Time Warner Hits Bump in iPad App Delivery, Pulls Some Channels

Time Warner Hits Bump in iPad App Delivery, Pulls Some Channels

Time Warner Cable has an iPad app. Through that app you are able to stream channels that you would have in your cable package if you were one of their 15 million subscribers. However, they took some flak from major studios when they did that and so pulled some dozen channels. Included in those channels are MTV, Comedy Central, TLC, FX and others from Viacom, News Corp and Discovery Communications who all rebuffed the cable operator over it.

This inevitably leads one to an interesting question. If they are streaming channels through their data pipes now, why can't they stream it to an iPad app instead of a TV and/or set-top box? In fact, where is the line? If the computer is in the home, could it not get that programming anyway? Why are they up in arms over the iPad app?

Time Warner has stated they have yet to decide if they will take legal action against the entertainment companies over the matter. I have to agree with them on this one. Why can't they stream that content to iPads that are at home, on the Time Warner network?

If you haven't got a TV in say, the kitchen (or the bathroom of course) and you do have an iPad the Time Warner app is perfect as it lets you stream the channels to a more portable format that you could watch while say, cooking, or lying in the tub relaxing. It also doesn't really seem any different to me than if I were to actually be watching the TV. Sure, there are other ways to do this and stream the content to an iPad, but with Time Warner's iPad App it was all there for you so long as you are a subscriber.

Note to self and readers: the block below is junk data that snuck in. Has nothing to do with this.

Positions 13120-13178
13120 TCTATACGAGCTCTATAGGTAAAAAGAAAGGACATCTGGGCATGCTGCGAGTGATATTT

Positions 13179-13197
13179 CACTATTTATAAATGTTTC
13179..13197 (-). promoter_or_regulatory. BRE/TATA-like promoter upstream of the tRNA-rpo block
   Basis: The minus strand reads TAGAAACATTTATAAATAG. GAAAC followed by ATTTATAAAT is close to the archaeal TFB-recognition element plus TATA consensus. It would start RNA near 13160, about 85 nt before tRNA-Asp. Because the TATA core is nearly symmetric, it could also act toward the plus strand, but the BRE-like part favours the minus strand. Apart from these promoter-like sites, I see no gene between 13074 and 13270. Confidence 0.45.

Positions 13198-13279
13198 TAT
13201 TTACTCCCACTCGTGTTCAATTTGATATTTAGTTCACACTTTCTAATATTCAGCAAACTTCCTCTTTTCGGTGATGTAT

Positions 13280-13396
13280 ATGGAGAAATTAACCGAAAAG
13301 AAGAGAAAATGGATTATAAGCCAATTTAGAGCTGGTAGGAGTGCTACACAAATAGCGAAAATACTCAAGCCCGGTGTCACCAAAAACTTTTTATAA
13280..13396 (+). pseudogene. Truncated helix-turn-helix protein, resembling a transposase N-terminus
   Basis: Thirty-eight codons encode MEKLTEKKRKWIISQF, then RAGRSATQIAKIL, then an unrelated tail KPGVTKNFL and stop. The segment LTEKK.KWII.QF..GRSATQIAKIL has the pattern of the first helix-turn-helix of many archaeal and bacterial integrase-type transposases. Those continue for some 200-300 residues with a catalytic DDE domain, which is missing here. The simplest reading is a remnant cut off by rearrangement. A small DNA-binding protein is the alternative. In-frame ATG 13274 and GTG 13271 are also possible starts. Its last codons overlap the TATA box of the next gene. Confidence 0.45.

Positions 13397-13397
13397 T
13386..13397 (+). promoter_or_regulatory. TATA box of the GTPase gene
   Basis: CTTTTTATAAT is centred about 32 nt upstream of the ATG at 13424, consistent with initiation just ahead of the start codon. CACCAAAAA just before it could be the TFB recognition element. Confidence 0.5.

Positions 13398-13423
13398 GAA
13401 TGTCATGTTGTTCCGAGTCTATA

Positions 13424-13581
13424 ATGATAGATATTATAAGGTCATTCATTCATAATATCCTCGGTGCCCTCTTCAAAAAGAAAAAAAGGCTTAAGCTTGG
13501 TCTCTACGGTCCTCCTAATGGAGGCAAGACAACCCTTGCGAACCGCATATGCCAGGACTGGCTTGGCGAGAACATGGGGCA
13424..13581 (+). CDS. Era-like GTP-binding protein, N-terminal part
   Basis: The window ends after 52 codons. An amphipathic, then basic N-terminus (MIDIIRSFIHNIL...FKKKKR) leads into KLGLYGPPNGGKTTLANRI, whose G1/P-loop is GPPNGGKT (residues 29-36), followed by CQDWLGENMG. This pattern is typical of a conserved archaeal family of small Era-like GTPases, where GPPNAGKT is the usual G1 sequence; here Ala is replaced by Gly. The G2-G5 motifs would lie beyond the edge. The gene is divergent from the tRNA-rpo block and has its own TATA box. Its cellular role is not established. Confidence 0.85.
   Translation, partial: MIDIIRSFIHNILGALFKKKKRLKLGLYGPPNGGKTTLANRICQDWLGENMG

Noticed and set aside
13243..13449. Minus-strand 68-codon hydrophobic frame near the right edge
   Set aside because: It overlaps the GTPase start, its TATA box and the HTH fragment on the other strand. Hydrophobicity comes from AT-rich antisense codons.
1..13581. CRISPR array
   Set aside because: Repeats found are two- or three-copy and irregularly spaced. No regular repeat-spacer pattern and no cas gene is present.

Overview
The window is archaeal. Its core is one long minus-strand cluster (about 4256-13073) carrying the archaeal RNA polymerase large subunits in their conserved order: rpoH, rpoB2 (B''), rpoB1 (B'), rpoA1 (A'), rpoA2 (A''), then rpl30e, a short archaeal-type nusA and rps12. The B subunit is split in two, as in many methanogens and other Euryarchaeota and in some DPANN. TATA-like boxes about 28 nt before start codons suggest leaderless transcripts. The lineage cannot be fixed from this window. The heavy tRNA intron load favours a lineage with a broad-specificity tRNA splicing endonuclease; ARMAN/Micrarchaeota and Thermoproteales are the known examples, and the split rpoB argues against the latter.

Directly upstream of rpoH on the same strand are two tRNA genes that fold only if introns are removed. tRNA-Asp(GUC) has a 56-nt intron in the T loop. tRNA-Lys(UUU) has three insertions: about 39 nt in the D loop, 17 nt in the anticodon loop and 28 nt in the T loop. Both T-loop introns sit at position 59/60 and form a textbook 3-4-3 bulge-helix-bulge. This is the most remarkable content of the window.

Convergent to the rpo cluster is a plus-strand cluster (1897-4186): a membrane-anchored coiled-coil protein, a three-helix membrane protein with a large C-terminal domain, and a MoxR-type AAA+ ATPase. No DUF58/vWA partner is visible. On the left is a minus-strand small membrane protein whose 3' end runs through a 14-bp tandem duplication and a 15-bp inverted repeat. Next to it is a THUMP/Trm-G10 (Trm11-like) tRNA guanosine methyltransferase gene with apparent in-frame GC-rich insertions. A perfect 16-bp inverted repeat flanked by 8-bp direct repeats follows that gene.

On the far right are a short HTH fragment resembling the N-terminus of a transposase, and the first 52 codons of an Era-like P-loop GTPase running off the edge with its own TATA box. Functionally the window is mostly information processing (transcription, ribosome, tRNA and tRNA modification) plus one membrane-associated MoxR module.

The others say that this is a case of Time Warner is basically stealing money from them as they pay for content on one platform (presumably the TV) but are now offering it to another (effectively a personal computer). But this is something that many of us do anyway via streaming servers anyway. So do they honestly think that we would pay a monthly fee to have a Viacom iPad app that gives us access to their content? Surely they can't be that naive. We already pay for access to their content via their licensor, Time Warner Cable, why should we then have to pay extra to transport it from one screen to another? After all, we could get the content on our PC, record it and then stream it to our TV or other screens anyway and we're not paying extra for that.

I think this is not just about money, but as Joe Flint of the L.A. Times pointed out, about ratings.

One problem programmers have with the iPad application is that viewing on the platform is not measured by Nielsen, the ratings service. If viewers start migrating from TV to the iPad and Nielsen isn't tracking it, then networks fear they won't get paid by advertisers for all the eyeballs they are delivering.

So then, shouldn't they be pushing Nielsen to get moving and have an API that plugs in to these sorts of apps and can track? Or, really since it's Nielsen, they just have to start asking their panelists if they have iPads Time Warner Hits Bump in iPad App Delivery, Pulls Some Channelsand iPhones, if they use them to watch TV and how much they do so. Then determine the best way to get tracking in place. I don't believe it should be all that difficult or complex.